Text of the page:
What do you get when you put eight Russian men into a country house and have them try to figure out which one is gay? A new homophobic Russian reality show of course.

Vitaly Milonov, a politician affiliated with the far-right United Russia party and best known for his extreme homophobic rhetoric, is presenting the new online series I’m Not Gay and was featured in the first episode.

Milonov was the principal sponsor of Russia’s “Gay Propaganda Law,” which prohibits the distribution of pro-LGBTQ material. These materials are any which  “raises interest in…non-traditional sexual predispositions,” or  include “distorted ideas about the equal social value of traditional and non-traditional sexual relationships.”

Milonov appeared in a 2014 BBC documentary, Reggie Yates’ Extreme, Russia – Gay and Under Attack, in which he told Yates, “A piece of sh*t is not dangerous, but it’s quite unpleasant to see on the streets. Homosexuality is disgusting. Homophobia is beautiful and natural.”

Challenges Include Modelling Swimwear and Sharing Beds

The show has eight men living together as they try and figure out which one is gay. Each episode concludes with one contestant being voted out of the house when they are believed by the others to be gay.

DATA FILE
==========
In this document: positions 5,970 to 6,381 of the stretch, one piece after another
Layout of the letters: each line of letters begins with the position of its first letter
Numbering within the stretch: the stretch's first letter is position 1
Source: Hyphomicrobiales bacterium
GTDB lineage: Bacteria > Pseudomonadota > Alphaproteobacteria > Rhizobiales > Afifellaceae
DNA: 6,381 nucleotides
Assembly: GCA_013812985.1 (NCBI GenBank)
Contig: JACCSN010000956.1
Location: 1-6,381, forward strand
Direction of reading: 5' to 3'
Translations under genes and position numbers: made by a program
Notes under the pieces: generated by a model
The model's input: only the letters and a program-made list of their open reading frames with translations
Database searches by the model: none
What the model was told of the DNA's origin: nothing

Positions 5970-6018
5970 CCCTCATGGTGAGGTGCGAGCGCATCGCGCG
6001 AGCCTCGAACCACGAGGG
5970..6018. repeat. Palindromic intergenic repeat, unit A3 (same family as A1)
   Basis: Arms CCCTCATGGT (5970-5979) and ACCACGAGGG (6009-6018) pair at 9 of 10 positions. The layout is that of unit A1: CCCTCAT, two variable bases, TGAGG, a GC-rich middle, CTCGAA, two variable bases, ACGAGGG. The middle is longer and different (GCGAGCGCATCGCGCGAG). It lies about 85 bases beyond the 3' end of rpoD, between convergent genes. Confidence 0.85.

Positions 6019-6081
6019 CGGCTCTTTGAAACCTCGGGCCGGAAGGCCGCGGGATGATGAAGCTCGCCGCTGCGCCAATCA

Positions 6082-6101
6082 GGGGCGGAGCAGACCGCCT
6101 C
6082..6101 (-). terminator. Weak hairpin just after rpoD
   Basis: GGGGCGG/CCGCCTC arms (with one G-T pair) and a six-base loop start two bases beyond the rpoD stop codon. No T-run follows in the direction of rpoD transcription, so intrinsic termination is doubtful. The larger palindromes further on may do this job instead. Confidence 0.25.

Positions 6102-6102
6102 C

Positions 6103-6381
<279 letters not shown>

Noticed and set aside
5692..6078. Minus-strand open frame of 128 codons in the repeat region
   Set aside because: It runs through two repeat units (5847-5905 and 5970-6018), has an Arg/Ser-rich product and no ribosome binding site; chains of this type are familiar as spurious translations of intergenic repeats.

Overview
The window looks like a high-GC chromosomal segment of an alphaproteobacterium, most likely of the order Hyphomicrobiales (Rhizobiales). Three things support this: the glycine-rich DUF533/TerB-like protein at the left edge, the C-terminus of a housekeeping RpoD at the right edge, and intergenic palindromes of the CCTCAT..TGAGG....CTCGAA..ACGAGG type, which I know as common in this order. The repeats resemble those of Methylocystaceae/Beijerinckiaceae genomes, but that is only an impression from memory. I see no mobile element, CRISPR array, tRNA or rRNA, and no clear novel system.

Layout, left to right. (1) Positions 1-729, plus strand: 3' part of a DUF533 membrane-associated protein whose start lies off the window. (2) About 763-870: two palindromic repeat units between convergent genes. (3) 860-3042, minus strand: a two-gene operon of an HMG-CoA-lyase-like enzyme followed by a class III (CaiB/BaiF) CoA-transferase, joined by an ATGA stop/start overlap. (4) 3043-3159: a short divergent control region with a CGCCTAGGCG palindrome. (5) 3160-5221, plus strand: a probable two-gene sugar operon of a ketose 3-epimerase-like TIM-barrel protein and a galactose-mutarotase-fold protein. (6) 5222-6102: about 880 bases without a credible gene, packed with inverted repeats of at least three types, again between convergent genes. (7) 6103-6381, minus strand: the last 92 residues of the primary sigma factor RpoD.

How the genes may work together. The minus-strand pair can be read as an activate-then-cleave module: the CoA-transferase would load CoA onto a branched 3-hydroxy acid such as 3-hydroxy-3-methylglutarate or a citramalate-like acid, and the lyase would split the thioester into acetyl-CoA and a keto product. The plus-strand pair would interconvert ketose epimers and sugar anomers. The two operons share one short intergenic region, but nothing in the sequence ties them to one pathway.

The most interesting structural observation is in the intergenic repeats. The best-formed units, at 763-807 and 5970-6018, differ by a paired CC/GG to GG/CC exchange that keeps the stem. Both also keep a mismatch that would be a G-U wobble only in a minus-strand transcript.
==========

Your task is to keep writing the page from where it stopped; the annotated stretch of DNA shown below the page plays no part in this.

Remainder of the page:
If the men correctly guess the gay man amongst them they will share a grand prize of two million rubles. However if the gay man ultimately evades detection, he will take home the prize. 

In each episode the contestants compete in challenges, such as modelling swimwear, sharing beds and receiving lap dances from a female stripper.

Milonov co-hosts the first episode and tells the contestants, “I hope that you will quickly figure out the gay.” At the conclusion of the episode, after the men had incorrectly chosen the man they believed to be gay, Milonov tells them, “You killed an innocent person.”

Guess Who’s Gay

The Russian reality show ‘I’m Not Gay’, was created, and is hosted by blogger Amiran Sardarov.

A voiceover in the program intones, “Finding a gay in our country is like finding a working McDonald’s. They definitely exist but there are very few of them and not everyone knows about them.” 

The show was created, and is hosted by blogger Amiran Sardarov, and was posted to his YouTube channel April 25. Sardarov tells the gathered men, “There are eight of you here, but one of them is the same one…Look carefully at your neighbour: maybe he is the weakest link behind?”

In a statement, Sardarov said the show is “anti-brutal and rainbow. I like to mix the immiscible. Why not? A social experiment in which labels are hung, a lot of prejudice… And it’s just funny to see how embarrassing people are. It seems to me that this teaches the viewer and the participants of the show a lot. For example, how many unnecessary troubles and prejudices we are inspired from childhood.”


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